Determine Your Structure
You have an idea and a plan to make your business profitable. But you'll need to consider what type of business structure you'd like to operate with—a sole proprietorship, a partnership, or a corporation.
As the simplest type of business to set up, sole proprietorship has advantages and disadvantages to be aware of. Although all profits would be yours alone, you are also fully responsible for all debts and obligations related to your business. As the sole owner of the business, a creditor can make a claim against your personal or business assets to pay off any debt.
- Easy and inexpensive to set up
- Lowest amount of regulatory burden
- Direct control of decision making
- Some tax advantages when your business may not be doing so well
- All profits will go directly to you
- Unlimited liability against you and your personal assets
- When your business is performing well, income is taxable at your personal rate. This may put you in a higher tax bracket
- Lack of continuity for your business if you need to be absent
- Difficulty raising capital on your own
If you plan to operate your business as a proprietorship, partnership or limited company, you'll need to register the name with your provincial Corporate Registry. That way, you aren't using a name already in existence.
A partnership is a good option when you have two or more business people combining their abilities and knowledge and you do not wish to incorporate your business. You can establish the terms of your business with your partner(s) and protect yourself in case of a disagreement or dissolution by drawing up a specific business agreement. As partners, you would share in both the profits and losses of your business according to the terms of your agreement.
When establishing a partnership, you should have a partnership agreement drawn up with the assistance of a lawyer to ensure that you are protecting your interests, clearing establishing terms with regards to issues like profit sharing or dissolving the partnership, and meeting the legal requirements for a limited partnership if applicable.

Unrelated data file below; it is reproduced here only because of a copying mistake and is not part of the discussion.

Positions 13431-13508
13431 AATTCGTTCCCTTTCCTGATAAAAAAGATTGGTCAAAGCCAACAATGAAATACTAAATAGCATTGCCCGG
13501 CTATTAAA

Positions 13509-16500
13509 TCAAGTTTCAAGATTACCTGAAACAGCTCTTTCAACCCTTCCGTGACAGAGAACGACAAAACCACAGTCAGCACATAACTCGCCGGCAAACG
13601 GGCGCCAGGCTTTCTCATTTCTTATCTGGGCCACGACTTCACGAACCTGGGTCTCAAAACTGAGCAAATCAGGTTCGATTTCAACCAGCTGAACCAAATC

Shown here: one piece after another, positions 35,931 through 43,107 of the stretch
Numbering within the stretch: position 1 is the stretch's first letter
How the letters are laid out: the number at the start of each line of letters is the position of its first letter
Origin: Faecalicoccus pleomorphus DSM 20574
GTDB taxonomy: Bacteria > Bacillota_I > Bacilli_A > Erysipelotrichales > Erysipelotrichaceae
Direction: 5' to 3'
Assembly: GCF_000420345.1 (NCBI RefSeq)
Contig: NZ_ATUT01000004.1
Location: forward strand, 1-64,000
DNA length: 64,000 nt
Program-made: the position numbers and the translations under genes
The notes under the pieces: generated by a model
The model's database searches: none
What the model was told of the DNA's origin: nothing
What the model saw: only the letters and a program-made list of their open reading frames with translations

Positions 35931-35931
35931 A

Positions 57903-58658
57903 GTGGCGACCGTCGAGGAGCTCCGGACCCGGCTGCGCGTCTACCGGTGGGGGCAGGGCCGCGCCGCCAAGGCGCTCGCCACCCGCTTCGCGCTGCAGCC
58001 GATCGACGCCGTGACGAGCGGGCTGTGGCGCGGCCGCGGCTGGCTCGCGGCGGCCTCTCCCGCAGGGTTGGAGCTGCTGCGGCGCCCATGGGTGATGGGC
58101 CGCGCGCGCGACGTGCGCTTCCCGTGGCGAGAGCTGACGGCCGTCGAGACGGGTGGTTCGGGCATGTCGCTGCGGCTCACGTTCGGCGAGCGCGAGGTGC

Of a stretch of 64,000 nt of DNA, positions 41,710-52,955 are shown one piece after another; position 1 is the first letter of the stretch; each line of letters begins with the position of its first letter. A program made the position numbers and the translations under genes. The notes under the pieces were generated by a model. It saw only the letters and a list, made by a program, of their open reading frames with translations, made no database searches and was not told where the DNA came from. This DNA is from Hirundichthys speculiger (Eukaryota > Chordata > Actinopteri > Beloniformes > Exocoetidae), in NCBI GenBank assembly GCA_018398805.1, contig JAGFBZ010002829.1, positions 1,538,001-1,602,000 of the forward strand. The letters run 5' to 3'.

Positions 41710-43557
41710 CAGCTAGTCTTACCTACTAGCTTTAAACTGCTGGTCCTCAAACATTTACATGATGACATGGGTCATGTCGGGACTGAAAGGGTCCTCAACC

- Easy to initiate
- Equal share in the start-up costs, management, profits and assets with your partner
- Some tax advantages to partners if your business has struggles
- You and your partners are subjected to unlimited liability against personal assets
- Hard to find a suitable partner and possible conflict between you and your partner(s) can occur
- All partners are held financially responsible for business decisions made by another partner with or without prior consent
Although incorporations can be more expensive and difficult to set up, an incorporated business is considered to be its own legal entity that is separate from the shareholders. As a shareholder of a corporation, you will not be personally liable for the debts, obligations or acts of the corporation. It is always wise to seek legal advice before incorporating.
- Limited liability as a corporation is deemed its own legal entity
- Ownership is transferable
- Continuous existence
- Can be easier to raise capital
- Taxes may be lower for an incorporated business
- A corporation is closely regulated
- It’s more expensive to incorporate than to create a partnership or sole proprietorship
- Corporate record keeping and reporting is required
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